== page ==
Food is one of the most important aspects of our lives. So much so that the fonder of Chik-Fil-A (or as some friends of mine call it: Jesus Chicken) made this quote one of the main missions of their company:
Food is essential to life; Therefore make it good.
-S Truett Cathy, founder of Chik-Fil-A
For our generation, being a foodie has never been more cool. We have been exposed to more–and more authentic–types of global cuisine than any other generation, something that has been proven in video
after video of people trying food from around the world.
And in video
of recipes–to say nothing of the cooking shows and the popularity of the Food Network.
The problem with most people who start cooking, though, is that they forget the most important ingredient–something more important than love: time.
It’s a lack of this that leads to dry chicken and burnt steaks. Rush jobs beget bad food like bad food begets total disappointment. That same disappointment is the thing that turns many people away from cooking in the fist place. It usually happens after a bad experience: sometimes caused by actually difficult ingredients of cooking techniques but usually caused by reckless disregard to patience.
There’s an expression I’ve taken to saying lately
If you’re going to commit the sin, blow down Hell’s doors.
Basically, it’s a more colorful variation of
If it’s worth doing, it’s worth overdoing.
The willingness to craft
Absolutely, there will be times when there just will be no time and a Hungry Man frozen Christmas dinner for one will be the only viable solution. But those times need to be far and in between for a healthy psyche.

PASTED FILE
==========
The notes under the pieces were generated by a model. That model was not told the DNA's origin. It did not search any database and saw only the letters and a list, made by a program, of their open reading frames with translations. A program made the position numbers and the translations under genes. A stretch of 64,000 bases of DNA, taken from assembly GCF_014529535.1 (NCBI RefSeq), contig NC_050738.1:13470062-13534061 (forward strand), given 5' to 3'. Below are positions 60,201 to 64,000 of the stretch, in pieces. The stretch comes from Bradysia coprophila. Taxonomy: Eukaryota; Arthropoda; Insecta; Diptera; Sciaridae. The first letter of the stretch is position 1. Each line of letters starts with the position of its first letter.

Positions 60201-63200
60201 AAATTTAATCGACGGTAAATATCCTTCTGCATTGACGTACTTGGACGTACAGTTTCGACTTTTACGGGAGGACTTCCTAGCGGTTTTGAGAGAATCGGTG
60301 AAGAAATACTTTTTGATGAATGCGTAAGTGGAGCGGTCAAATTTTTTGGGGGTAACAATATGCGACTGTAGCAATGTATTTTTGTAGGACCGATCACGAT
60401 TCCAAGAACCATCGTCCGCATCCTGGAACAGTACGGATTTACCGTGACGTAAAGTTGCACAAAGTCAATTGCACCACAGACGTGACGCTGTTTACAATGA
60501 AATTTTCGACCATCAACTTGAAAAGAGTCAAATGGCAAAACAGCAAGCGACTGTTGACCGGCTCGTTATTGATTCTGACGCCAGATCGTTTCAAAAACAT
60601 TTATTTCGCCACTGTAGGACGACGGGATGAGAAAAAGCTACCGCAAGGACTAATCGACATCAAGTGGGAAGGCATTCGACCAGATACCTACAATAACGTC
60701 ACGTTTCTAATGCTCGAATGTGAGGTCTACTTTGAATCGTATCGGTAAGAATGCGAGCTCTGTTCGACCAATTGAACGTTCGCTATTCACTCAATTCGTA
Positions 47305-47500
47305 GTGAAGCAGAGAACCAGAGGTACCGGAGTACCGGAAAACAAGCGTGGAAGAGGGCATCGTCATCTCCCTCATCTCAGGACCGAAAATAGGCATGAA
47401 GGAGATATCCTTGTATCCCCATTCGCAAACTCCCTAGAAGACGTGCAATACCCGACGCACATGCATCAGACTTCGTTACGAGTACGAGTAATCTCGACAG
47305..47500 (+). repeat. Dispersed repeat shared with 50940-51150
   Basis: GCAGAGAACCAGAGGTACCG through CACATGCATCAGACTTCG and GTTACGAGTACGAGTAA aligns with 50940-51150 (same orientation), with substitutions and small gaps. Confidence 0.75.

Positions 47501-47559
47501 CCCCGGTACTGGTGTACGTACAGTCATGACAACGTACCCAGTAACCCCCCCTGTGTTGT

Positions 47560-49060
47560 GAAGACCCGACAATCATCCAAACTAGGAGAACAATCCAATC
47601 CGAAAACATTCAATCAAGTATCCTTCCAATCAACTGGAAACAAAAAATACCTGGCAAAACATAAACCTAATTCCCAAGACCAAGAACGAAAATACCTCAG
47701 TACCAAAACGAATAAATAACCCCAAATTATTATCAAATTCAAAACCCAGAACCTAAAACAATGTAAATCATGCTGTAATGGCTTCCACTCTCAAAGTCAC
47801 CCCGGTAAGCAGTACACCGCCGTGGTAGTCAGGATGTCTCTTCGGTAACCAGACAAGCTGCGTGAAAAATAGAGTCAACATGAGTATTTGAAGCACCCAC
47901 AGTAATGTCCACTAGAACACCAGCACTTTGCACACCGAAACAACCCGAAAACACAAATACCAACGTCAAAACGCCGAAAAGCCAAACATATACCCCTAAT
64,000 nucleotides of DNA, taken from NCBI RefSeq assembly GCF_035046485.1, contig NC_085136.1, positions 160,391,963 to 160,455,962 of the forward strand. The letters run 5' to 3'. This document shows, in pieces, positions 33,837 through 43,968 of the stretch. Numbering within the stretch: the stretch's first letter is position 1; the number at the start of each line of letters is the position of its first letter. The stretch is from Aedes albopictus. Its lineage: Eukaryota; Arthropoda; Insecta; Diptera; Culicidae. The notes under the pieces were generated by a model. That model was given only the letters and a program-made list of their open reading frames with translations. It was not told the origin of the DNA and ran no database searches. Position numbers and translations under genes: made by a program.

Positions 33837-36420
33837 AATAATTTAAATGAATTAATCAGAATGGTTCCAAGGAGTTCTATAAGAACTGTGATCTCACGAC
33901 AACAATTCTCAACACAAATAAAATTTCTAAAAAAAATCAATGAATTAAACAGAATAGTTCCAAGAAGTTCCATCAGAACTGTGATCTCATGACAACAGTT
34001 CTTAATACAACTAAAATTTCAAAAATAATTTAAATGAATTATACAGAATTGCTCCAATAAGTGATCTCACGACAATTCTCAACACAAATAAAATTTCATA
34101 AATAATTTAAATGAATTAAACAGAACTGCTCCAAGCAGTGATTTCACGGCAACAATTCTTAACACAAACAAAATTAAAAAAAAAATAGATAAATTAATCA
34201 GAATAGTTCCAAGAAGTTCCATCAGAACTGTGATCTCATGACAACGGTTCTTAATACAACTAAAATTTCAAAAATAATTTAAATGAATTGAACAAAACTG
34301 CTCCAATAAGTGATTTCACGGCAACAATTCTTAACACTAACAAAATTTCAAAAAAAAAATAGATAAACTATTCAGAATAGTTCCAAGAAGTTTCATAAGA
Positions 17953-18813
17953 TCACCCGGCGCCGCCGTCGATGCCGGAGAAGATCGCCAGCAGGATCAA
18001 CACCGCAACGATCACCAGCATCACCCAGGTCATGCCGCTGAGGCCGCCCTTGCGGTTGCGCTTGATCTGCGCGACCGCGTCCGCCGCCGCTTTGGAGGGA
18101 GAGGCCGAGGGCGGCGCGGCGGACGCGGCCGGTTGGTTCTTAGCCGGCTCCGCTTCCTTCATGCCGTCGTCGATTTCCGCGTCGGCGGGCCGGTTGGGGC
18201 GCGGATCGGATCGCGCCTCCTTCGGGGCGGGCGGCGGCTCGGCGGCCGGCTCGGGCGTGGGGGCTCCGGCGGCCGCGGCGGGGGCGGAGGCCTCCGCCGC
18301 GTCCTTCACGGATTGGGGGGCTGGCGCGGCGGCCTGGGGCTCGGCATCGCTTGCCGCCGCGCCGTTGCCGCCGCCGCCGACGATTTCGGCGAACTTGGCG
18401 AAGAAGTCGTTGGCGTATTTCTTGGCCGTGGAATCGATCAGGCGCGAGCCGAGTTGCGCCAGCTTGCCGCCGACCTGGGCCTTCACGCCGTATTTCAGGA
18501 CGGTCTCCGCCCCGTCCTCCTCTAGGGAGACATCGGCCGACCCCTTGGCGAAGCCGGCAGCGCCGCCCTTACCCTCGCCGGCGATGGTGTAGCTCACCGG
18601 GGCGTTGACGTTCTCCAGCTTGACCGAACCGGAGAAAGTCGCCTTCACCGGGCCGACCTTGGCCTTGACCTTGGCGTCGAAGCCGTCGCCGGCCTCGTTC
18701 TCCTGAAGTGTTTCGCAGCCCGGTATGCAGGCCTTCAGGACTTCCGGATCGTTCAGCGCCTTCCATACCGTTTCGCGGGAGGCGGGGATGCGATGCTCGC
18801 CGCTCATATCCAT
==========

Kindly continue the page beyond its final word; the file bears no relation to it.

For food and for our relationships, we need to be willing to go out of our way to craft something worthy of us. Anything less than that is doing us a disservice.
What this means is being willing to take the time to make something good–and be willing to wait and make it right. With chicken, for example, the way to ruin it is to slap it on a pan on high heat. The burns the chicken and makes it shrivel up much like my appetite when you serve me that monstrosity.
Your chicken, your taste buds, and you deserve better. And the only difference between a sad chicken and a proper chicken is just a little bit of effort: it’s adding a spice rub that isn’t just salt and pepper and being willing to spend the extra time in front of the stove.
The same can be said for our lives outside the kitchen. Whether in our relationships with others or the world around us, a pinch of effort can pay off with enormous rewards.
Make it good. Make it great.
When Truett Cathy was talking about making food good, he knew that food stood for more than just nutrients between two buns and topped with the most delicious sauce known to mankind.
He knew he was talking about a social connector. He was talking about something that people gathered around to share intimate moments and kinship. In this case, the quality of the food affected the quality of the interactions of his guests.
Once again, there are nothing but parallels in our own lives. Taking the time to put forth just that little bit more effort might not seem like that big of a deal–bit is often more than enough to differentiate between good and great.
On that end, Mr. Cathy is beyond right.
The extra mile is not optional. It’s a requirement.
So just do it.
Speaking of great things, I’m supporting a friend’s documentary: Helen. It’s a story about how one man found his birth mother after being given up for adoption. Check out the trailer here. To donate, click here.
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Cover photo by veeterzy